The energy-water-food nexus: Strategic analysis of technologies for transforming the urban metabolism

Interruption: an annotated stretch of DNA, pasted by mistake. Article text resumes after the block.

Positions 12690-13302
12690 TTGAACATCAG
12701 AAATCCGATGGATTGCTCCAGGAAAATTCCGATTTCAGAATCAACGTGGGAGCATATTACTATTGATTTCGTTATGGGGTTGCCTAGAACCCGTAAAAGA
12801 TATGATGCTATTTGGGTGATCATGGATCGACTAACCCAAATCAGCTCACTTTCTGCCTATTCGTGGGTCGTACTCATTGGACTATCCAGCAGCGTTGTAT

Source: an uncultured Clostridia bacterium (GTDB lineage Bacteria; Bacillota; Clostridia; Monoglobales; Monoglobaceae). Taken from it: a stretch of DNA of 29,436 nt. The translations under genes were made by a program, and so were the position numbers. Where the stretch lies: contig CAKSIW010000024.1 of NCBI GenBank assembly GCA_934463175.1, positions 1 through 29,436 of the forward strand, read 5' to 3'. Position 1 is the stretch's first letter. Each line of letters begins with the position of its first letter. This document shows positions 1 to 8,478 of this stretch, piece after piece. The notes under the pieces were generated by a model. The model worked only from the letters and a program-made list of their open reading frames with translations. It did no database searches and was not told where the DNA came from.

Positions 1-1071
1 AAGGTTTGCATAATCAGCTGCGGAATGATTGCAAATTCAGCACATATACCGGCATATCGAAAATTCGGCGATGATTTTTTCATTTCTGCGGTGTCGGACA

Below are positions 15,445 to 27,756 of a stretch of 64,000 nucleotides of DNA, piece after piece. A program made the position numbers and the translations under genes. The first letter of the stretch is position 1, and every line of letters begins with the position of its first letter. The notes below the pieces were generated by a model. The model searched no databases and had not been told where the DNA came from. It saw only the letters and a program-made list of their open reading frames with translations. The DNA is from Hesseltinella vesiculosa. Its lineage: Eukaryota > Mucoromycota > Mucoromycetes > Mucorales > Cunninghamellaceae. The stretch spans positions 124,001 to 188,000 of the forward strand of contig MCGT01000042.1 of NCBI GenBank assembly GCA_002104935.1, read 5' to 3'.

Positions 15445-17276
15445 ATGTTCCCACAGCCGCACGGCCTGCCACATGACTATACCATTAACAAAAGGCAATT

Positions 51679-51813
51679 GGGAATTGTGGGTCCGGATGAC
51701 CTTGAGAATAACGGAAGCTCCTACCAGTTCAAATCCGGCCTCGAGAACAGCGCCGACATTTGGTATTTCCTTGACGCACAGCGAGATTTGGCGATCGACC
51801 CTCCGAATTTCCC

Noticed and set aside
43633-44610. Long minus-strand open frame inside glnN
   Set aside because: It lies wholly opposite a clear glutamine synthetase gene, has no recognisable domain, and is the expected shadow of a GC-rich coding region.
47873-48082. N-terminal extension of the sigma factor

Urban areas are considered net consumers of materials and energy, attracting these from the surrounding hinterland and other parts of the planet. The way these flows are transformed and returned to the environment by the city is important for addressing questions of sustainability and the effect of human behavior on the metabolism of the city. The present work explores these questions with the use of systems analysis, specifically in the form of a Multi-sectoral Systems Analysis (MSA), a tool for research and for supporting decision-making for policy and investment. The application of MSA is illustrated in the context of Greater London, with these three objectives: (a) estimating resource fluxes (nutrients, water and energy) entering, leaving and circulating within the city-watershed system; (b) revealing the synergies and antagonisms resulting from various combinations of water-sector innovations; and (c) estimating the economic benefits associated with implementing these technologies, from the point of view of production of fertilizer and energy, and the reduction of greenhouse gases. Results show that the selection of the best technological innovation depends on which resource is the focus for improvement. Urine separation can potentially recover 47% of the nitrogen in the food consumed in London, with revenue of $33 M per annum from fertilizer production. Collecting food waste in sewers together with growing algae in wastewater treatment plants could beneficially increase the amount of carbon release from renewable energy by 66%, with potential annual revenues of $58 M from fuel production.